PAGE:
The danger of using only Gestalt therapy with Borderline clients is that there can be lots of meaningless talk that is disguised as meaningful. This is a common weakness with beginning therapists. The client will gain “awareness” but nothing changes. And it can lead to more fragmentation, regression, decomposition. For example, if primitive rage is stirred up before the client’s self-support system is strengthened, he or she may need to act out, go crazy make calls to therapist etc. but will not be able to assimilate and integrate. The borderline client will engage in lot of talk and emotionality. There needs to be firm boundaries established.

It is totally different when working with a  client with clients presenting with narcissistic traits.

The popular image that is called to mind when the word narcissism or narcissist is used is a picture of a thoroughly self-centred, self-loving person who, with an inflated sense of self ruthlessly pursues his or her own selfish needs without care about other people. To some extent this picture is supported by the description in the DSM. The following are taken from the DSM III description of the Narcissistic Personality Disorder.

  1. Grandiose sense of self-importance or uniqueness
  2. Preoccupation with fantasies of unlimited success, power, brilliance, or ideal love
  3. Exhibitionism: the person requires constant attention and admiration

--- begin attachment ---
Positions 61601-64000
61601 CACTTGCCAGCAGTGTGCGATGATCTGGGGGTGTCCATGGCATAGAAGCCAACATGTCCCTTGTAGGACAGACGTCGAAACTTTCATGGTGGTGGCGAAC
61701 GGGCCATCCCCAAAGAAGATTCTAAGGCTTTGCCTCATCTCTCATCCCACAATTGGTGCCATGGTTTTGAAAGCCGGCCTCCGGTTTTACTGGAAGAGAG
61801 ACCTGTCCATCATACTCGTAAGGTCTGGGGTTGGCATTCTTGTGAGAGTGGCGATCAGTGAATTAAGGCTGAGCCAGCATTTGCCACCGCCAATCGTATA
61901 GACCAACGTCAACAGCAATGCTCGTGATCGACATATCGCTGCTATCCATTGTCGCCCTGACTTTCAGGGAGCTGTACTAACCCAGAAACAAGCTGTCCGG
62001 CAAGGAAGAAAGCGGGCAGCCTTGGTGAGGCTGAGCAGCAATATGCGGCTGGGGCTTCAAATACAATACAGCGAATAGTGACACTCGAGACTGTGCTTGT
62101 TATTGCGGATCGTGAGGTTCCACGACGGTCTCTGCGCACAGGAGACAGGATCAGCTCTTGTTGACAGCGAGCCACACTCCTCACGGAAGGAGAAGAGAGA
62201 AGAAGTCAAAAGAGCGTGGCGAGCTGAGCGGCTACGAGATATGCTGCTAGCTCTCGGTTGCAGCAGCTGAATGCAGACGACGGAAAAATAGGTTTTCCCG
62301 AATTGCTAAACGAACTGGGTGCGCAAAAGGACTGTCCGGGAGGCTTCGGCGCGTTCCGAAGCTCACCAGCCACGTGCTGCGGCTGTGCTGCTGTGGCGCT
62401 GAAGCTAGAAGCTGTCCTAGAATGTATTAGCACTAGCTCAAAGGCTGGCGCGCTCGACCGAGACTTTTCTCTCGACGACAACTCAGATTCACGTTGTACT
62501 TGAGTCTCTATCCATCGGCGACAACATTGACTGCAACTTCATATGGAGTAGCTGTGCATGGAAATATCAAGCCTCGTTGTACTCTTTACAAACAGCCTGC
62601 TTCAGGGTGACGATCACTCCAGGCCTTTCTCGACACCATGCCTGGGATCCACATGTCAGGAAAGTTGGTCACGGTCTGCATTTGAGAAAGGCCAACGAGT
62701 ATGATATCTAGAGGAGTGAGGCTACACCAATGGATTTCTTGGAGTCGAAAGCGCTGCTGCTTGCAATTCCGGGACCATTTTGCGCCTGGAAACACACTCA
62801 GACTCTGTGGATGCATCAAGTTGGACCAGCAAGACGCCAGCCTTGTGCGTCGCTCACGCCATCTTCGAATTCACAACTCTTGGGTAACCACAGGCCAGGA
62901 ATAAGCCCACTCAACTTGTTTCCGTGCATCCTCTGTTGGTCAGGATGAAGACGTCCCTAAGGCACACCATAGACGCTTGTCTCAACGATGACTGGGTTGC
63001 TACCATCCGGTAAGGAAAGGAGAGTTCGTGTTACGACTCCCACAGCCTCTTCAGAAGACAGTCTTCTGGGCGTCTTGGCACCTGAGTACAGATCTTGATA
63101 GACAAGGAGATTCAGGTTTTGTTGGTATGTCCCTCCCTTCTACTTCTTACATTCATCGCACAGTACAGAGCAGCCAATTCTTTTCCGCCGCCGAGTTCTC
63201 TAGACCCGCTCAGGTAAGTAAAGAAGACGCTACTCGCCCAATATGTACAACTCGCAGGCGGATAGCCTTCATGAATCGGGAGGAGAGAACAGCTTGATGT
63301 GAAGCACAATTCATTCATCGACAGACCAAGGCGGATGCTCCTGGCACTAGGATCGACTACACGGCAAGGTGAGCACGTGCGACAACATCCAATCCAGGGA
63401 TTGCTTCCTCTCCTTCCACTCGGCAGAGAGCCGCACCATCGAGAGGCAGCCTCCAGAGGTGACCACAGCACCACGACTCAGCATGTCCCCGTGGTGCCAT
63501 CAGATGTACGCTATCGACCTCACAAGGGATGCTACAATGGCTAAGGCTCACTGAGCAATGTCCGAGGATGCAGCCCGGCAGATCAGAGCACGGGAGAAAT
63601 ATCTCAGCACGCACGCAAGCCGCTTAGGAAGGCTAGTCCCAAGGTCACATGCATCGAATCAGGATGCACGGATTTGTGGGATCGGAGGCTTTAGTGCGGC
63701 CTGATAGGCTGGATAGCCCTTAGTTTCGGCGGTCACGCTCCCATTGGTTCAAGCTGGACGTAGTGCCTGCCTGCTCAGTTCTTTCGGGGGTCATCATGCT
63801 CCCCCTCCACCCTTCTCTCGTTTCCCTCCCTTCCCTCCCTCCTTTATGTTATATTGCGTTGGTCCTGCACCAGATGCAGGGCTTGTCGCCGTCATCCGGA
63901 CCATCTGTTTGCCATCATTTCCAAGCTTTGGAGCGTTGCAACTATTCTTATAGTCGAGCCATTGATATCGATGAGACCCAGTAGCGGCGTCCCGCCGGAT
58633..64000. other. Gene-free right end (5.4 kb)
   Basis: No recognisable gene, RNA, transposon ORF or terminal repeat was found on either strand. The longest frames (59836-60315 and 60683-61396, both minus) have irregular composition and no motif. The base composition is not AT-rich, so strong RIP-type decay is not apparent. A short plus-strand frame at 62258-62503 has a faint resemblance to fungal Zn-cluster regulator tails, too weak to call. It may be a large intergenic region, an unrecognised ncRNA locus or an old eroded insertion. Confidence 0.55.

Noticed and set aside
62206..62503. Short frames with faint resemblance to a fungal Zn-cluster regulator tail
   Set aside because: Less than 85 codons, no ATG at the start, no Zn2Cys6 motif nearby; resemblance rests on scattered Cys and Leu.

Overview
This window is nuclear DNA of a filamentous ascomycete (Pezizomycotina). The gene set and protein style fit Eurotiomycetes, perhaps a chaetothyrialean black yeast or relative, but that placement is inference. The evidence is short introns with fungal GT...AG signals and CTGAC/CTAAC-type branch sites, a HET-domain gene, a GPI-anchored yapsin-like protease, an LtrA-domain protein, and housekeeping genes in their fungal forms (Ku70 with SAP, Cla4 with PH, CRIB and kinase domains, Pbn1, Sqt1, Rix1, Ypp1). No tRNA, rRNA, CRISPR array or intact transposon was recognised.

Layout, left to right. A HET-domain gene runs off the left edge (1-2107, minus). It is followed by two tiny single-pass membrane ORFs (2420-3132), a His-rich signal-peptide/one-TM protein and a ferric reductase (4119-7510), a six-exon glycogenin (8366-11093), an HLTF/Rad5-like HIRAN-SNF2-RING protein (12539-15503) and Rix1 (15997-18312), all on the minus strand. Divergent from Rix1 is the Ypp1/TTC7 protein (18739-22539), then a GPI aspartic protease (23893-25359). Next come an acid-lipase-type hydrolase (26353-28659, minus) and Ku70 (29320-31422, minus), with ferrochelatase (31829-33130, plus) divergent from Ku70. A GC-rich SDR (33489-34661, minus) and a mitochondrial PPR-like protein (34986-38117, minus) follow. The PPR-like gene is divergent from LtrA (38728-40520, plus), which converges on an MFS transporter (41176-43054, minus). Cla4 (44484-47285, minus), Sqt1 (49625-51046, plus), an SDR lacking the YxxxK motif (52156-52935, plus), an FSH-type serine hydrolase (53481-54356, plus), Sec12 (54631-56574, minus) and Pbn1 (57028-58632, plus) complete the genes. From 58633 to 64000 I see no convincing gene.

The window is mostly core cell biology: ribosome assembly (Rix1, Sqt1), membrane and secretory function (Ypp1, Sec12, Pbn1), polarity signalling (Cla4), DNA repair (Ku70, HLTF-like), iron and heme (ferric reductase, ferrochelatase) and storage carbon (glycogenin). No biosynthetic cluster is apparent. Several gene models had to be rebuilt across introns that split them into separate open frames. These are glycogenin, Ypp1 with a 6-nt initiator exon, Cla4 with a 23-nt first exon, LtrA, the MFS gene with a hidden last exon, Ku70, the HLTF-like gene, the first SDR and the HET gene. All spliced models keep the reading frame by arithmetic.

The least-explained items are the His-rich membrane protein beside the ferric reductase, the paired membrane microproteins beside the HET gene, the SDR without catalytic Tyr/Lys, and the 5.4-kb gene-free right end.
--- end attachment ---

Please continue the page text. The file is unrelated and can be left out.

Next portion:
4. Cool indifference or marked feelings of rage, inferiority, shame, humiliation, in response to criticism, indifference of other, or defeat

Present with at least two of the following:

1.Entitlement: expectation of special favours without assuming reciprocal responsibilities

2.Interpersonal exploiting: taking advantage of others to indulge own desires for self-aggrandizement, disregard for the personal integrity and right of others

3.Relationships that characteristically alternate between the extremes of over idealisation and evaluation

4. Lack of empathy, inability to recognize how others feel, e.g. unable to appreciate the distress of someone who is seriously ill

It is obvious that the narcissistic client is self-centred…but not centred on his or her “true self”. The true self is of the organism-environment field. As Perls, Hefferline and Goodman say:

“Healthy self-functioning is not self-centred, but self-other centred. Healthy awareness is not awareness of oneself, but of others and self.”